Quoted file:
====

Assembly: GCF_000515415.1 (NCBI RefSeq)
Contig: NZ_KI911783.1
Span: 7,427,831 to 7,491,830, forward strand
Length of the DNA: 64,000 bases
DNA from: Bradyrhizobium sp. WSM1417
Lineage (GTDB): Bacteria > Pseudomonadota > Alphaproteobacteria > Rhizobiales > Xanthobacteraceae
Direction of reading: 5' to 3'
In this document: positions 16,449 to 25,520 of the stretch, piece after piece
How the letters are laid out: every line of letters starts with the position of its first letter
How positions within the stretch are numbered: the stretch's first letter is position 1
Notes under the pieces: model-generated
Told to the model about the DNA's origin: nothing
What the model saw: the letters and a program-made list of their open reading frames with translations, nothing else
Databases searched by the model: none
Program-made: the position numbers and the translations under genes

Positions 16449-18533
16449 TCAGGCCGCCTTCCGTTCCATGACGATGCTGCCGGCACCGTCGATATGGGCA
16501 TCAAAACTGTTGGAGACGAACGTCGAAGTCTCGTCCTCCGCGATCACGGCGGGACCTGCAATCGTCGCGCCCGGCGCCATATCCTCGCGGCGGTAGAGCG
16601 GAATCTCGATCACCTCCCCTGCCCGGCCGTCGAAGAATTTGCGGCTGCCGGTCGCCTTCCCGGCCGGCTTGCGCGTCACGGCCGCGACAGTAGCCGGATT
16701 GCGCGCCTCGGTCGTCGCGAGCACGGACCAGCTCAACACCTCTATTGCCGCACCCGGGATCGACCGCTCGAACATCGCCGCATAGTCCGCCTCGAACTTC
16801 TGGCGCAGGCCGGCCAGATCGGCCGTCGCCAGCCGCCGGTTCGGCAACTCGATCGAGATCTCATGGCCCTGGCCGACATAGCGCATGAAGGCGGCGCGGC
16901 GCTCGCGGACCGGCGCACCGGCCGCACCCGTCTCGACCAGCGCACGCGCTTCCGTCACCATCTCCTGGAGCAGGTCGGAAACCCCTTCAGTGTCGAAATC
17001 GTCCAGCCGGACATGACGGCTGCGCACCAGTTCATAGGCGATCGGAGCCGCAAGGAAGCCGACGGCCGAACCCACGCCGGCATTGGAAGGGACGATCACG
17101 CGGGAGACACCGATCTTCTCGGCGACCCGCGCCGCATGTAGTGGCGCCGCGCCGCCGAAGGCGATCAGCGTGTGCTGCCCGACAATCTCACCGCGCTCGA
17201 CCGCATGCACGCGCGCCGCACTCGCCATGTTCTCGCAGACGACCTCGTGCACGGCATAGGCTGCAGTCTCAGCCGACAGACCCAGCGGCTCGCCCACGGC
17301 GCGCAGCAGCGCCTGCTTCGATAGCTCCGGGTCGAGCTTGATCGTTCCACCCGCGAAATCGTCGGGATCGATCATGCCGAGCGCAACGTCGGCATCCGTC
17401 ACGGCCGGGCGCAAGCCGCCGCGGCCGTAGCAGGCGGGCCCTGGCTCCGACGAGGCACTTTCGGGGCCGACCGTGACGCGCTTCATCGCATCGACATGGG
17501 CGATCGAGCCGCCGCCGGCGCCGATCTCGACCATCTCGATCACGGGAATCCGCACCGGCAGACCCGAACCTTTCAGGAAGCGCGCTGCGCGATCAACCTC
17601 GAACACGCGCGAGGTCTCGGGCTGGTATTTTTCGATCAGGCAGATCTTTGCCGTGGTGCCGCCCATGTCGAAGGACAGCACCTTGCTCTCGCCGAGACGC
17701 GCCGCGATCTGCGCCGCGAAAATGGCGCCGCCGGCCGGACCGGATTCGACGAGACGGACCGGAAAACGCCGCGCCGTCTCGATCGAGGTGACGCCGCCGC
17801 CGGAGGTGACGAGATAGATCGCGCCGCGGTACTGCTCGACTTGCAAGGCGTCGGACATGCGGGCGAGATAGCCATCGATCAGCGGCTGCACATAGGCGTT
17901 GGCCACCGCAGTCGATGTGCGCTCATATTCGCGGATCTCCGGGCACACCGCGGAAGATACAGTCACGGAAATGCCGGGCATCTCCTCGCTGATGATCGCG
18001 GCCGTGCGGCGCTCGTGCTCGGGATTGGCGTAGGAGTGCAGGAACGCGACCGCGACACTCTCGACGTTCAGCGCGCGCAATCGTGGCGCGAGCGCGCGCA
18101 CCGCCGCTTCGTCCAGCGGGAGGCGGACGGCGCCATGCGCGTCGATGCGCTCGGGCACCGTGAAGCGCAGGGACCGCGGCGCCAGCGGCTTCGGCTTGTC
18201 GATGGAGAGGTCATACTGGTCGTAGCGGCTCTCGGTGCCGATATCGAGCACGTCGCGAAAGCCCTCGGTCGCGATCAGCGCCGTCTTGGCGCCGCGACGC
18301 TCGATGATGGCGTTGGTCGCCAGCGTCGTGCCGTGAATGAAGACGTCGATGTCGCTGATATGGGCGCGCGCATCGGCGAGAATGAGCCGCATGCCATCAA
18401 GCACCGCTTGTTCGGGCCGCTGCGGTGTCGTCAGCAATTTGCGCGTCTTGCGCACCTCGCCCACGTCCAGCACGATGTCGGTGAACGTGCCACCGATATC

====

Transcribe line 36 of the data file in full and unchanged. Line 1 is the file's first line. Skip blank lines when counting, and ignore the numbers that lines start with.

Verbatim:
18301 TCGATGATGGCGTTGGTCGCCAGCGTCGTGCCGTGAATGAAGACGTCGATGTCGCTGATATGGGCGCGCGCATCGGCGAGAATGAGCCGCATGCCATCAA